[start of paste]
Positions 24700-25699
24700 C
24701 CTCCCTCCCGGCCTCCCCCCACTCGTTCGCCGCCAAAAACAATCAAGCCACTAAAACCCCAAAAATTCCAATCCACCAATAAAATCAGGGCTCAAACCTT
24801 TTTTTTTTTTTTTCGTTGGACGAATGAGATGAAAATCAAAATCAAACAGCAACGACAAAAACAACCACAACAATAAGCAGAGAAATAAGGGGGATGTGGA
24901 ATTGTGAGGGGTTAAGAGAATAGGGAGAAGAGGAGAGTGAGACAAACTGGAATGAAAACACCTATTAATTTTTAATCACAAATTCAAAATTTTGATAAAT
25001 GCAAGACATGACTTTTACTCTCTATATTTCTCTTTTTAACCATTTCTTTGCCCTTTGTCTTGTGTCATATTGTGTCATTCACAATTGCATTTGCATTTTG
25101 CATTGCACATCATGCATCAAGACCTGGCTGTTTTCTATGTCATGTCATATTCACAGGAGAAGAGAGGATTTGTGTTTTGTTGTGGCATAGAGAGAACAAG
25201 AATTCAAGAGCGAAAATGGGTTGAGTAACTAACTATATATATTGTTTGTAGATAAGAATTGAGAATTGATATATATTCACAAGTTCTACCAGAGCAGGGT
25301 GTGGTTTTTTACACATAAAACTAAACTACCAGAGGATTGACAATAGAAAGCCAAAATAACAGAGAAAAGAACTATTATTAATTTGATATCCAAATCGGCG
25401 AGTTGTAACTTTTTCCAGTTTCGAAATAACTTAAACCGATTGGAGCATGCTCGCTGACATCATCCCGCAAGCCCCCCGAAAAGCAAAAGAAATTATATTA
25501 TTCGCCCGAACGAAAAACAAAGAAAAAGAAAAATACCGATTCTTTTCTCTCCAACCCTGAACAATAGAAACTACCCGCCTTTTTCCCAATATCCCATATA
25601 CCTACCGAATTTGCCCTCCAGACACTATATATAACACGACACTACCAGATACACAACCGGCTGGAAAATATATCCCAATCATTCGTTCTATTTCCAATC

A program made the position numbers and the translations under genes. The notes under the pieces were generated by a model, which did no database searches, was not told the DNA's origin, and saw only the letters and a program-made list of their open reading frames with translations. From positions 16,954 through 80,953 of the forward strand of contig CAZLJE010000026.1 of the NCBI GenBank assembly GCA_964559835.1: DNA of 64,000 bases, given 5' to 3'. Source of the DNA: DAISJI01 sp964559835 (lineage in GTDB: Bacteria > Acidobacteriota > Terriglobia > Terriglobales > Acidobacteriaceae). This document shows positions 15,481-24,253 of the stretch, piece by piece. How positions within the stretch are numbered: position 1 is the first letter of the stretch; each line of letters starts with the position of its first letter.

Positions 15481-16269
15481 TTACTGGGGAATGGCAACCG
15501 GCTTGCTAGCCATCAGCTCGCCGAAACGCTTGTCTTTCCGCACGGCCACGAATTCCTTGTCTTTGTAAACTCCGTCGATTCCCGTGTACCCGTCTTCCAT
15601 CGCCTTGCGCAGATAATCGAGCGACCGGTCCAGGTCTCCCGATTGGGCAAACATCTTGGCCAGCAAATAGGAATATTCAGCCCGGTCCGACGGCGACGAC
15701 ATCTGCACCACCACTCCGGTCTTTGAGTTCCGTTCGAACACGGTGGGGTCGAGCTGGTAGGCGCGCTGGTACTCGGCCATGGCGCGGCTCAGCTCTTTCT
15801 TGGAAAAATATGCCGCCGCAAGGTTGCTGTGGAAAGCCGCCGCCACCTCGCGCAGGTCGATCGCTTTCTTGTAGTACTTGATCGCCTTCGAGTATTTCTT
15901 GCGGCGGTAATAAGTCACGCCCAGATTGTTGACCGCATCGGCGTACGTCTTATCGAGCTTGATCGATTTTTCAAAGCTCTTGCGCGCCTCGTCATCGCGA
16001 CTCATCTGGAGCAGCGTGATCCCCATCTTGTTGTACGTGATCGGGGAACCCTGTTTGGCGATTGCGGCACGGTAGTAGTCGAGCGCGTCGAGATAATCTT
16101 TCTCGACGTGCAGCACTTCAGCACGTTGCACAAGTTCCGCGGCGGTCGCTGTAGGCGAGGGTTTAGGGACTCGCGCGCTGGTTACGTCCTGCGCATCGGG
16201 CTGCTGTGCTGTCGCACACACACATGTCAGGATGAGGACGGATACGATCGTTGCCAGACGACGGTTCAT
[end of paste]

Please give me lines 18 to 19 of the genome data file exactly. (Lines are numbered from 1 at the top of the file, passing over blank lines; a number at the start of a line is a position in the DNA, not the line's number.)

15701 ATCTGCACCACCACTCCGGTCTTTGAGTTCCGTTCGAACACGGTGGGGTCGAGCTGGTAGGCGCGCTGGTACTCGGCCATGGCGCGGCTCAGCTCTTTCT
15801 TGGAAAAATATGCCGCCGCAAGGTTGCTGTGGAAAGCCGCCGCCACCTCGCGCAGGTCGATCGCTTTCTTGTAGTACTTGATCGCCTTCGAGTATTTCTT